21:43 GMT +319 March 2019
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    U.S. President Barack Obama delivers remarks on a nuclear deal with Iran at American University in Washington August 5, 2015

    Obama Nominates New Ambassadors to Serbia, Bulgaria

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    Deputy Assistant Secretary in the Bureau of European and Eurasian Affairs Eric Rubin and career foreign service officer Kyle Scott are expected to be nominated by Barack Obama to become the US Ambassadors in Bulgaria and Serbia respectively, the White House press-release reads.

    WASHINGTON (Sputnik) — President Barack Obama intends to nominate Deputy Assistant Secretary in the Bureau of European and Eurasian Affairs Eric Rubin to become the US Ambassador to Bulgaria and career foreign service officer Kyle Scott to head the diplomatic post in Serbia, the White House announced in a press release.

    Rubin served as Deputy Chief of Mission at the US Embassy in Moscow from 2008 to 2011, according to the release. He also served in other notable positions dating back to the mid-1990s, including as Assistant White House Press Secretary for Foreign Affairs and Deputy Political Counselor at the US Embassy in Kiev.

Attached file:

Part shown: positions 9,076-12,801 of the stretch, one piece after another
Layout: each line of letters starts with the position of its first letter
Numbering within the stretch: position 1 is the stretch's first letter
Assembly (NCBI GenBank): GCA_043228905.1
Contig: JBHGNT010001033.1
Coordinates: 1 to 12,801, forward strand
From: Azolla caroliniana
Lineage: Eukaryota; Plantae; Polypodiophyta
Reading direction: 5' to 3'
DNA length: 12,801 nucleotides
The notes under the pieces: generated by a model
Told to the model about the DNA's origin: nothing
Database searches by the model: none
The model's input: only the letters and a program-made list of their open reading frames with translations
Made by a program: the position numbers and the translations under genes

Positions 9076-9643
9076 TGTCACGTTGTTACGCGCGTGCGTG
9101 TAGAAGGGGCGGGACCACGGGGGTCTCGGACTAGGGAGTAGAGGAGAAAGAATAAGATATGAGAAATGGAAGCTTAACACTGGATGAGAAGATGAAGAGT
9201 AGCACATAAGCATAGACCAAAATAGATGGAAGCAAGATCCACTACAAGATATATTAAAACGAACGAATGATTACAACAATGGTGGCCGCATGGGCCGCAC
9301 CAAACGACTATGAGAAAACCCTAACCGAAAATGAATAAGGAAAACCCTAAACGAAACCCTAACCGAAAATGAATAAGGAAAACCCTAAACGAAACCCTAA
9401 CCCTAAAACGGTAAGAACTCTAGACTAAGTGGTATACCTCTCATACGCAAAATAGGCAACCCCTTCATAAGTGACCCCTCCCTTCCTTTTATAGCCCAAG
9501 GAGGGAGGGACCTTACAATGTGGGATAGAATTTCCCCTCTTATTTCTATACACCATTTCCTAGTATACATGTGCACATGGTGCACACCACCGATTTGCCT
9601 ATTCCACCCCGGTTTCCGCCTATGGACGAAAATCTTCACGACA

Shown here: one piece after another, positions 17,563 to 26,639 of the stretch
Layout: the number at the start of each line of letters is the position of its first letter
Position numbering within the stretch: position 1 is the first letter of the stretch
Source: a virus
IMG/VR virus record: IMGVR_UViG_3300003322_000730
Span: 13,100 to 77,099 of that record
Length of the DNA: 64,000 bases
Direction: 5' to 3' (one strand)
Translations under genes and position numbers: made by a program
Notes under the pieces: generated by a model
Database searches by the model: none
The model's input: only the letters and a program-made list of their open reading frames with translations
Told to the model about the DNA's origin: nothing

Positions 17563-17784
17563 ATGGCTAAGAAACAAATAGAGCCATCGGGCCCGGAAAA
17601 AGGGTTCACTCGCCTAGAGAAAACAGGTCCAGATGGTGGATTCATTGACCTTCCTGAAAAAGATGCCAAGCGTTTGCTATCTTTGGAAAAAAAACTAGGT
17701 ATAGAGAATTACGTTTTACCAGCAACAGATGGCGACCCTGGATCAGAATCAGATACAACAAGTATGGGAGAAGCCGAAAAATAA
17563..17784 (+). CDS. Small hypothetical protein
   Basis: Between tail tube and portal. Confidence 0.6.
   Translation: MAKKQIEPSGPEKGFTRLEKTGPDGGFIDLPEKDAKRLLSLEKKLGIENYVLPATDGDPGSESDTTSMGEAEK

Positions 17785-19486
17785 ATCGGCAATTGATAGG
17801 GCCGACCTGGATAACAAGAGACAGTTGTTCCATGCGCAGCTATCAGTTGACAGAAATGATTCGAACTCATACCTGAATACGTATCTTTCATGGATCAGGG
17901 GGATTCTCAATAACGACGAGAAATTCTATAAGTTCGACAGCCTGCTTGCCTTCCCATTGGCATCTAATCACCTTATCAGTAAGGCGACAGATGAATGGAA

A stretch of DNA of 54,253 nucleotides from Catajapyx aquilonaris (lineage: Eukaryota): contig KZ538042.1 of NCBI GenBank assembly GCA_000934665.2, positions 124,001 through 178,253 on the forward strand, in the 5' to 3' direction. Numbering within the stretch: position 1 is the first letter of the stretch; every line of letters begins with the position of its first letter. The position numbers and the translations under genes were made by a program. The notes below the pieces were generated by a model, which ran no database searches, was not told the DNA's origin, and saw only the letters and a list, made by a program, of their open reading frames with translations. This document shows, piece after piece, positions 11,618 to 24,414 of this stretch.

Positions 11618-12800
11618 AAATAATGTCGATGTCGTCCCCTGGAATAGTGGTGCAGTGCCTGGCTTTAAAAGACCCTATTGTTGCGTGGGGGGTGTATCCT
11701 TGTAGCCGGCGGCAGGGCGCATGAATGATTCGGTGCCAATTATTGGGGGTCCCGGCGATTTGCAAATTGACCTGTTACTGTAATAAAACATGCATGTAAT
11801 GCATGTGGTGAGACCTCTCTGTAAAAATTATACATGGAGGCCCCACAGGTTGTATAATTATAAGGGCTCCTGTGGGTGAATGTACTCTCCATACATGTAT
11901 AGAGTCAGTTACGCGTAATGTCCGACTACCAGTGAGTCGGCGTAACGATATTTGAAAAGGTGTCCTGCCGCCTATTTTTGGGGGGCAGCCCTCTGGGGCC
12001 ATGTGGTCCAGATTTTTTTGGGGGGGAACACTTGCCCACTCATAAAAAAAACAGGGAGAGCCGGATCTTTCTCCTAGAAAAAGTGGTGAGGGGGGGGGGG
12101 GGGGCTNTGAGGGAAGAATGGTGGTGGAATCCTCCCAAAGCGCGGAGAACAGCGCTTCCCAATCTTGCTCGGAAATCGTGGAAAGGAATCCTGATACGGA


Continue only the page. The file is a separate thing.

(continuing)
Scott has served as a Senior Fellow at the German Marshall Fund since 2014, the release noted, was Director of the US Office of Russian Affairs from 2009 to 2011 and US Deputy Chief of Mission to the Organization for Security and Cooperation in Europe (OSCE) from 2005 to 2009, among other roles.

    The announcement of the Bulgarian ambassadorship comes amid growing tensions between Russia and Bulgaria over Sofia’s decision last week to close its airspace to Russian transport planes carrying humanitarian aid to Syria.

    Bulgaria's decision to deny its airspace to Russian aid flights to Syria comes after a similar request was allegedly made by the United States to Greece.

    Scott is set to become the US Ambassador in Belgrade, where he may have to address issues related to Europe’s migration crisis, EU economic integration and NATO expansion in the Balkans.

    In June, Serbian Prime Minister Aleksandar Vucic said his country had no intentions of joining NATO, citing the US-led alliance’s 1999 bombing campaign of Serbia as cautionary tale.

    On Tuesday, Vice President Joe Biden told Vucic that the United States will consider providing additional aid to help the country deal with the current migrant crisis that is affecting Europe.

    Biden and Vucic also discussed Serbia’s process of integration in the European Union, its implementation of economic reforms as well as energy security.


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    Aleksandar Vucic, NATO, NATO expansion, Joe Biden, Barack Obama, Balkans, United States, Serbia, Bulgaria
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